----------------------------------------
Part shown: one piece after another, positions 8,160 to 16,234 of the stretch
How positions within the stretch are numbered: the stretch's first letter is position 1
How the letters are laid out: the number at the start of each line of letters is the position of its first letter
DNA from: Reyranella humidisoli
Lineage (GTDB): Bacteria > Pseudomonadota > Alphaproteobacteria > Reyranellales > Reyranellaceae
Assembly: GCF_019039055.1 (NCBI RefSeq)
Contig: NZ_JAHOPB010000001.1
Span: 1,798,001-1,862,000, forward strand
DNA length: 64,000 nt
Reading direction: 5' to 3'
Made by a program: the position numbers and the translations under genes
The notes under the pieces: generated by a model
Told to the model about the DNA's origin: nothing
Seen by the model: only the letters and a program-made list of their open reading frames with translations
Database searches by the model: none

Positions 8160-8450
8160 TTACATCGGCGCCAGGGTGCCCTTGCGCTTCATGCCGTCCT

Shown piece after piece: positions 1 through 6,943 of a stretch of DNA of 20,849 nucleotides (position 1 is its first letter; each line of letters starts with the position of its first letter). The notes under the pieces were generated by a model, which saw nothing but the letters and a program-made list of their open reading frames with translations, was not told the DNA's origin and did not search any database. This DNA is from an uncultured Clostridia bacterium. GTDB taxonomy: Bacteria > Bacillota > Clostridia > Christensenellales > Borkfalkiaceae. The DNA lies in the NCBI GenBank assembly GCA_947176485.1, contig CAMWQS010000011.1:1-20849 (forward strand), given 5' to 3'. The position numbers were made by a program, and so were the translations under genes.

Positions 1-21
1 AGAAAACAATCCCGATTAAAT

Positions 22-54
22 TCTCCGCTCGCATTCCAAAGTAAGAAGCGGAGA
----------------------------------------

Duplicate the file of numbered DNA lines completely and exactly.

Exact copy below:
Part shown: one piece after another, positions 8,160 to 16,234 of the stretch
How positions within the stretch are numbered: the stretch's first letter is position 1
How the letters are laid out: the number at the start of each line of letters is the position of its first letter
DNA from: Reyranella humidisoli
Lineage (GTDB): Bacteria > Pseudomonadota > Alphaproteobacteria > Reyranellales > Reyranellaceae
Assembly: GCF_019039055.1 (NCBI RefSeq)
Contig: NZ_JAHOPB010000001.1
Span: 1,798,001-1,862,000, forward strand
DNA length: 64,000 nt
Reading direction: 5' to 3'
Made by a program: the position numbers and the translations under genes
The notes under the pieces: generated by a model
Told to the model about the DNA's origin: nothing
Seen by the model: only the letters and a program-made list of their open reading frames with translations
Database searches by the model: none

Positions 8160-8450
8160 TTACATCGGCGCCAGGGTGCCCTTGCGCTTCATGCCGTCCT

Shown piece after piece: positions 1 through 6,943 of a stretch of DNA of 20,849 nucleotides (position 1 is its first letter; each line of letters starts with the position of its first letter). The notes under the pieces were generated by a model, which saw nothing but the letters and a program-made list of their open reading frames with translations, was not told the DNA's origin and did not search any database. This DNA is from an uncultured Clostridia bacterium. GTDB taxonomy: Bacteria > Bacillota > Clostridia > Christensenellales > Borkfalkiaceae. The DNA lies in the NCBI GenBank assembly GCA_947176485.1, contig CAMWQS010000011.1:1-20849 (forward strand), given 5' to 3'. The position numbers were made by a program, and so were the translations under genes.

Positions 1-21
1 AGAAAACAATCCCGATTAAAT

Positions 22-54
22 TCTCCGCTCGCATTCCAAAGTAAGAAGCGGAGA